¼ tsp. baking soda
pinch pepper
hot water
1 piece salt pork, meat side scored (or 2-3 strips
bacon, chopped)

1. Rinse beans. Soak beans overnight in cold water.
2. Add onion to slow cooker. Top with beans.
3. In a separate bowl combine molasses, brown sugar, dry mustard, baking powder, and pepper. (Add salt if not using pork or bacon.) Top with approx. 1 qt. hot water. Stir to dissolve sugar. Pour over beans.
4. Place salt pork or bacon on top.
5. Cover and cook on low 6-8 hours, or until beans are tender.

Waffles (for dinner)

Adapted from “Mom’s Basic Waffle Batter” from Jeff Smith’s The Frugal Gourmet Cooks American.

What you need:

1¾ c. all-purpose flour
2 tsp. baking powder
½ tsp. salt
1 tbsp. sugar
3 egg yolks, beaten
4 tbsp. melted butter or oil
1½ c. milk
3 egg whites, beaten until stiff

1. Mix dry ingredients.
2. Mix in egg yolks, melted butter or oil, and milk. Blend until just combined. Do not overmix.
3. Gently fold in beaten egg whites.
4. Spray hot waffle iron with cooking spray. Add batter and cook following waffle iron directions.


Nevins jokes about “when I live at home again,” but it’s not really a joke. Some semesters I would only be home on the weekends, or at times only every other weekend. A ritual we’ve developed during this time is date night on the evening I come home. It could be dinner out or he cooks something special at home; the important part is that he plans it, and that it’s intentional one-on-one time together.
– Rachel

Pour Over Coffee

What you’ll need:

medium-dark roast whole bean coffee
sugar (optional)
pour over coffee brewer
#2 coffee filter
coffee grinder

1. Bring water to a boil in kettle.
2. Once water comes to boil, take off heat (if not using kettle with automatic shut off).
3. Grind enough coffee beans for 1-2 tbsp. ground coffee.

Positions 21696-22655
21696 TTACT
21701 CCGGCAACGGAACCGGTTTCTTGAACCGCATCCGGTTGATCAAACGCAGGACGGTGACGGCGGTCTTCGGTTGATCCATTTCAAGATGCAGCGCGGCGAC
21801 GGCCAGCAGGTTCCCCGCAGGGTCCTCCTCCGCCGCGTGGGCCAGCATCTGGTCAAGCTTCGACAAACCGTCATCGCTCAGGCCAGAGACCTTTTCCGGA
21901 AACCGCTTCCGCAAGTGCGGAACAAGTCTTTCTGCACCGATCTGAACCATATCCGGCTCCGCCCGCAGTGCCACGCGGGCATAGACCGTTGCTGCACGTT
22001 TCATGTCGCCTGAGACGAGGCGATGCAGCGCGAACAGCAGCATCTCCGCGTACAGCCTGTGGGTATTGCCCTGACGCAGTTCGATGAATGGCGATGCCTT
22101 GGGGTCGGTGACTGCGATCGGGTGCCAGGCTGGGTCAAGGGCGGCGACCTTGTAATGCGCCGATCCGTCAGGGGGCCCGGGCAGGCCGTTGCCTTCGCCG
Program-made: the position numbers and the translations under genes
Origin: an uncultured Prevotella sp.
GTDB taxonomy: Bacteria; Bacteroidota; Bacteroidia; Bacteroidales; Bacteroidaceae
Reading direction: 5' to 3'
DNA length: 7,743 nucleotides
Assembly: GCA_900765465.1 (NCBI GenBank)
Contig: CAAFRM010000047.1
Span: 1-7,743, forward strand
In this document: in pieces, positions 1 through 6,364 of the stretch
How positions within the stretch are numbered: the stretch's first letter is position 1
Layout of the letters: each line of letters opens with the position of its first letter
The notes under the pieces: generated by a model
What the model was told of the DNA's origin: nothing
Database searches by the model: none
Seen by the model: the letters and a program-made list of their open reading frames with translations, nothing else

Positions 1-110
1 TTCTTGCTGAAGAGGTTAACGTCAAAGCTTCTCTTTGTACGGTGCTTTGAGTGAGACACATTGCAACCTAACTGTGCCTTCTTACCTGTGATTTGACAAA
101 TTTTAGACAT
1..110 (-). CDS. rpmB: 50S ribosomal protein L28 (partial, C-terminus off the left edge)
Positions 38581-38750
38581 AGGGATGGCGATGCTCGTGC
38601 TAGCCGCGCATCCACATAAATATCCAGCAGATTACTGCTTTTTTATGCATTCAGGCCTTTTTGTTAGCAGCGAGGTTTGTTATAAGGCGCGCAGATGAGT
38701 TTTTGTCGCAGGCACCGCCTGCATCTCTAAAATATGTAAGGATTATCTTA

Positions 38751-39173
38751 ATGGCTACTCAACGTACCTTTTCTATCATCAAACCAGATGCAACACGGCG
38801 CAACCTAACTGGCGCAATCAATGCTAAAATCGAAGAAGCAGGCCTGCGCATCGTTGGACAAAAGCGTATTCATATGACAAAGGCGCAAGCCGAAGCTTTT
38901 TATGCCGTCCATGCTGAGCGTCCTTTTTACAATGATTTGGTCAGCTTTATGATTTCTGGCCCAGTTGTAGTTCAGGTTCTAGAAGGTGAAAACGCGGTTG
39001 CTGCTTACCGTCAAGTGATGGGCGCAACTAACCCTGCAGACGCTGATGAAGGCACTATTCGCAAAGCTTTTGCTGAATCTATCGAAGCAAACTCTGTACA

4. Add coffee grounds to filter in pour over coffee brewer. Place on top of mug.
5. Gently pour hot water over grounds, making sure all grounds are saturated. It will take 2-3 times to fill mug, being careful to not overflow.
6. Remove brewer, discard or compost filter and grounds.
7. Stir in 1 heaping tsp. sugar (optional).

Sweet Potato & Black Bean Tacos

What you need:

1 large or two small sweet potato(es)
1 tbsp. olive oil
¼ c. diced onion
1 can black beans, drained and rinsed
½ tsp. garlic powder
½ tsp. onion powder
½ tsp. cumin
chili powder to taste
1 package taco-sized corn tortillas
½ c. cheddar cheese, shredded
fresh cilantro (optional)
sour cream or plain Greek yogurt (optional)
avocado (optional)
hot sauce (optional)

1. Poke the sweet potato(s) with a fork a handful times to create holes for steam to escape. Place in microwave and cook for 5 minutes. Check with fork to see if tender all the way through. If not, microwave in 1 or 2-minute increments until tender.
2. While sweet potato cooks, heat oil to small pot over medium heat. Add onions and cook until translucent, 3-5 minutes. Add beans and spices. Cook until beans are hot and slightly softened.

3. For each serving, place two tortillas on a microwave safe plate. Top with a sprinkle of cheese. Microwave for 15-30 second to warm tortillas and start to melt cheese.
4. Slice sweet potato(s) into ½ inch slices, then cut slices into 1-inch strips.
5. Top tortillas with 2-3 spoonfuls of beans and 2-3 pieces of sweet potato. Optional toppings include fresh cilantro (destemmed), sliced fresh avocado, sour cream (or plain Greek yogurt), and hot sauce.

Makes approximately 8 tacos
(lunch for two for 2 days)


What you need:

1 lb. bucatini or thick spaghetti
4 large eggs
1 c. freshly grated parmesan
8 slices bacon, cut into ½ in. pieces
2 cloves garlic, minced
freshly ground black pepper
fresh parsley for garnish (optional)

1. Bring a large pot of salted water to a boil. Add pasta. Cook according to package directions until al dente. Drain, reserving 1 cup pasta water.
2. In a medium bowl, whisk together eggs and parmesan. Set aside.
3. In a large skillet over medium heat, cook bacon until crispy. Remove bacon to a paper towel-lined plate to drain. Reserve enough fat in skillet to generously coat.
4. Add garlic and cook until fragrant, about 1 minutes.
5. Remove from heat. Add cooked pasta and toss until fully coated in bacon fat.
6. Pour in egg and cheese mixture and stir vigorously until creamy. Add pasta water a couple tablespoons a time to loosen sauce if needed. Add bacon and toss.
7. Garnish with parsley (optional).

About the Artist:

Rachel E. Church is an intermedial artist, book artist, and printmaker in Maine. She has a B.A. in Art with a concentration in Printmaking and Entrepreneurial Studies, and a B.F.A. in Studio Art with a minor in Book Arts, both from the University of Southern Maine. She will earn her M.F.A. from the University of Maine in August 2020. Rachel is currently a member of Running with Scissors Studios in Portland, Maine, and teaches printmaking and bookmaking workshops.

When not in the studio, she enjoys traveling, cooking, camping, hiking, and sewing.